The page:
The Value of Culturing MSCs under Hypoxic Conditions
The recent concept of optimal oxygen levels for growing and expanding stem cells will probably have a major impact on adult stem cell therapeutics. Although arterial blood oxygen saturation is 100%, tissue consumption of oxygen leads to very low tissue oxygen concentrations. Hypoxia is, in a sense, normoxia for bone marrow cells because normally these cells live in an oxygen concentration of 1–6%. When MSCs grown and expanded under ambient, or 21%, oxygen, they have different secretory and functional patterns compared to MSCs grown under hypoxic (5%) conditions. Studies also suggest that normoxia-grown MSCs are dysfunctional compared to MSCs grown under chronic hypoxic conditions.
Under normoxic conditions, HIF-1-alpha is rapidly degraded through the ubiquitin system, leading to very low intracellular HIF-1-alpha levels. In the presence of hypoxia, the degradative pathway is shut off. HIF-1-alpha levels increase, forming a heterodimer with HIF-1-beta; this molecule, along with p300, leads to the transcription of multiple genes, including VEGF, FGF, and their receptors, as well as receptors expressed on the cell surface involved in homing, migration, and engraftment—such as CXCR4, CXCR7, and CX3CR1. These receptors home to injured tissues because such tissues express distress signals, i.e., the ligands of these chemokine receptors, including SDF-1 and fractalkine. When stem cells detect tissue distress, they home to that tissue, migrate into it, and engraft. This homing and engraftment mechanism is critical to the healing process. Thus, the hypoxia-induced increase in chemokine receptors should enhance homing and engraftment.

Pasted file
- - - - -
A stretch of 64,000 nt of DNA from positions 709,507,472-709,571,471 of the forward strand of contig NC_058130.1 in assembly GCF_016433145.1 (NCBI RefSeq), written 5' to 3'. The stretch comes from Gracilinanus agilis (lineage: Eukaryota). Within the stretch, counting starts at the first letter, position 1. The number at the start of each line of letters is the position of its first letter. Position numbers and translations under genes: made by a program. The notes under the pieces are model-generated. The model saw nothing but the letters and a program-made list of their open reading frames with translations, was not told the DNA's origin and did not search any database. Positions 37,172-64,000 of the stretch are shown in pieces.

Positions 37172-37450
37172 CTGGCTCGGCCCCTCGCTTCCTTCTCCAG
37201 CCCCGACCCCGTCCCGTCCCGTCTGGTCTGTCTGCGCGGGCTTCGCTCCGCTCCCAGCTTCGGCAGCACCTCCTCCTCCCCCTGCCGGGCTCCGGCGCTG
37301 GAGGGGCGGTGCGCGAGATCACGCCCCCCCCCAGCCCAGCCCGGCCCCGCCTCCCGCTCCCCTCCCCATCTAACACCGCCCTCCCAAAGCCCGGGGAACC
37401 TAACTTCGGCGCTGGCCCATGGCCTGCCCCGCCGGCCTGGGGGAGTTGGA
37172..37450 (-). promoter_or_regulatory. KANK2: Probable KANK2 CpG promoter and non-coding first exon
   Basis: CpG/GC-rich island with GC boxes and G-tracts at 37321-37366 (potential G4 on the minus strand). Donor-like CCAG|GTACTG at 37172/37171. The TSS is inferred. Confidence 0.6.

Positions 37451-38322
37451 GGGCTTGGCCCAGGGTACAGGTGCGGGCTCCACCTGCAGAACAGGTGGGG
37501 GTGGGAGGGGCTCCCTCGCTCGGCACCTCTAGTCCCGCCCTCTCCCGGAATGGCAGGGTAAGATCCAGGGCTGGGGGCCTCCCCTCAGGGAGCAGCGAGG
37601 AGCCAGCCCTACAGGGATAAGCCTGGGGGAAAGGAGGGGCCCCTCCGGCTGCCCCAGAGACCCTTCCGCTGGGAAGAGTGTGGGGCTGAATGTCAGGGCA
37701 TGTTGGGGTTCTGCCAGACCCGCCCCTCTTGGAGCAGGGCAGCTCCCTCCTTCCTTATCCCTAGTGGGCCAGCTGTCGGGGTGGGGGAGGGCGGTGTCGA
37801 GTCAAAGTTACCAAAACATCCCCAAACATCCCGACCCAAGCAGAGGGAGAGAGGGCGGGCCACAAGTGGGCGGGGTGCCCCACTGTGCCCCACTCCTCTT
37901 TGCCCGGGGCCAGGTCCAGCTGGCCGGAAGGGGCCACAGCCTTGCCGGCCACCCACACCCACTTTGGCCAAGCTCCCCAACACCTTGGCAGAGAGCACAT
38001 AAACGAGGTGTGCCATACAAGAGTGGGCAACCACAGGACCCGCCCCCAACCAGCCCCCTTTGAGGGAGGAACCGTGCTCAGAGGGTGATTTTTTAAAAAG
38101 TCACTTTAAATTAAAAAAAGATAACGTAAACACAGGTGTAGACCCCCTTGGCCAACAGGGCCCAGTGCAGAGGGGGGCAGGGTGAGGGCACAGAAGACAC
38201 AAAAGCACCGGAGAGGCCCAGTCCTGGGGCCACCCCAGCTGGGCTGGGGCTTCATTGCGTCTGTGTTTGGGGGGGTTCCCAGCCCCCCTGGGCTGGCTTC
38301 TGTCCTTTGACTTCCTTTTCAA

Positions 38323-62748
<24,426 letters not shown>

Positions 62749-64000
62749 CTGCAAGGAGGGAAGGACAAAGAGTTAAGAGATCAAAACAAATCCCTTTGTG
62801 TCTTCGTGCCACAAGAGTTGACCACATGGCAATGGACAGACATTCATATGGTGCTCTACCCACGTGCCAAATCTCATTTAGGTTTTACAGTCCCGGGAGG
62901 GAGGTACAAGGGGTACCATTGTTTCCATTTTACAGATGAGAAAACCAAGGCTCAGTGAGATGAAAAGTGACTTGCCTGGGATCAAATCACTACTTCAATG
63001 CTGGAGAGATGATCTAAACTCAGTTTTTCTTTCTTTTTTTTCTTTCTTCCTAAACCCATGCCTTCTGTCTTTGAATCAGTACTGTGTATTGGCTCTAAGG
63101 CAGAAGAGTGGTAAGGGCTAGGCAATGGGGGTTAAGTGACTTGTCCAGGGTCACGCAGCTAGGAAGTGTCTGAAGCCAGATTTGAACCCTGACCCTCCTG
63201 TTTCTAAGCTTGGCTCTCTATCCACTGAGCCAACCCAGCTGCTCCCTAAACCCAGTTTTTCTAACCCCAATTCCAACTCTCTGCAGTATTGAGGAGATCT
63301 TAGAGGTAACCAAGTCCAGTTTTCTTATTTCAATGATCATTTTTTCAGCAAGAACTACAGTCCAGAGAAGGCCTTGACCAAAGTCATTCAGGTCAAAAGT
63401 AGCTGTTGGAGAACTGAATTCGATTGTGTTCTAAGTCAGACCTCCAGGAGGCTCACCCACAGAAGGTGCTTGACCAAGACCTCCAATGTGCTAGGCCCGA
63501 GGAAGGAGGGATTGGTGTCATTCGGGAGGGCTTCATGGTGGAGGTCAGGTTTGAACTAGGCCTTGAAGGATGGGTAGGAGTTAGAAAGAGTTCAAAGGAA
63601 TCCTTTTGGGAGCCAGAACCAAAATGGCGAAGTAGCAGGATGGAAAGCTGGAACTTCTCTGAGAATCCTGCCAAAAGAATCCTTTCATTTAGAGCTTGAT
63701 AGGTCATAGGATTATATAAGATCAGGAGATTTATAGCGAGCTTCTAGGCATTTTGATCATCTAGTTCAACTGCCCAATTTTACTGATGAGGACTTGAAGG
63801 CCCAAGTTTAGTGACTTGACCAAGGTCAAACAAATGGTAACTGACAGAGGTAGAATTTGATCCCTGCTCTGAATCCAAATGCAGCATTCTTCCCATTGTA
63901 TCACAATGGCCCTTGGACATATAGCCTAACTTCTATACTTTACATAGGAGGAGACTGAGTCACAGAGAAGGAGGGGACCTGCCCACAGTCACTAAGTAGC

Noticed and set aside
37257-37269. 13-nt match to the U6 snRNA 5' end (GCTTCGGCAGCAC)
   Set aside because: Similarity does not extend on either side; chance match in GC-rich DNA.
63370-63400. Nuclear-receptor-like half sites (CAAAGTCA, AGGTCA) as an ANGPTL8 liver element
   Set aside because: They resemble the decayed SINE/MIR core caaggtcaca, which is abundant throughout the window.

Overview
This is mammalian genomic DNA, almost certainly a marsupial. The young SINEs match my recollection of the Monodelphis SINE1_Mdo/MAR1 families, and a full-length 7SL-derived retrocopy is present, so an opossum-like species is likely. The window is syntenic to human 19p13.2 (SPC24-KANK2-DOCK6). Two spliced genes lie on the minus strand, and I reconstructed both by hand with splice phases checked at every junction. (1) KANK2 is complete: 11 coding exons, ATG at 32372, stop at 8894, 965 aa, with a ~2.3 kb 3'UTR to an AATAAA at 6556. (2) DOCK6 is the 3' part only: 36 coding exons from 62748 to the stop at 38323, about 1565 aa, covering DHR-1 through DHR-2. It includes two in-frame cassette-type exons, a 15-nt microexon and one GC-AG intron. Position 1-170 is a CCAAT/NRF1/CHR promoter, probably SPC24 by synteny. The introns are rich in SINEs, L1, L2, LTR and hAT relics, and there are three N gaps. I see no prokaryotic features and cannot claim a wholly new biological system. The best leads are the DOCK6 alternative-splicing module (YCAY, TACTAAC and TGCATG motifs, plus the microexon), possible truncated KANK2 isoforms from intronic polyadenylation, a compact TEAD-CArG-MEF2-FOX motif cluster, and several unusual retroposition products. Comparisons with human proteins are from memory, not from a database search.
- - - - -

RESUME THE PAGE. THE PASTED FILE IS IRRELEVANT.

Such data suggest that growing MSCs under chronic hypoxic conditions might result in an MSC with more robust healing properties. In vitro these cells express higher levels of many molecules associated with healing, and the cells are more effective in migrating toward various growth factors and cytokines.
That such in vitro data relate to in vivo activities is suggested by a paper (Tang et al., Circ Res 2009) examining the effects of culturing cardiac-derived progenitor cells for six hours under normoxic versus hypoxic conditions in a mouse model of AMI. The investigators found that cells exposed to hypoxia home and engraft into the ischemic myocardium to a much greater extent than cells exposed to normoxia. Importantly, mice treated with cells exposed to hypoxia had significantly greater recovery of cardiac function than the hearts of mice treated with cells exposed to normoxia.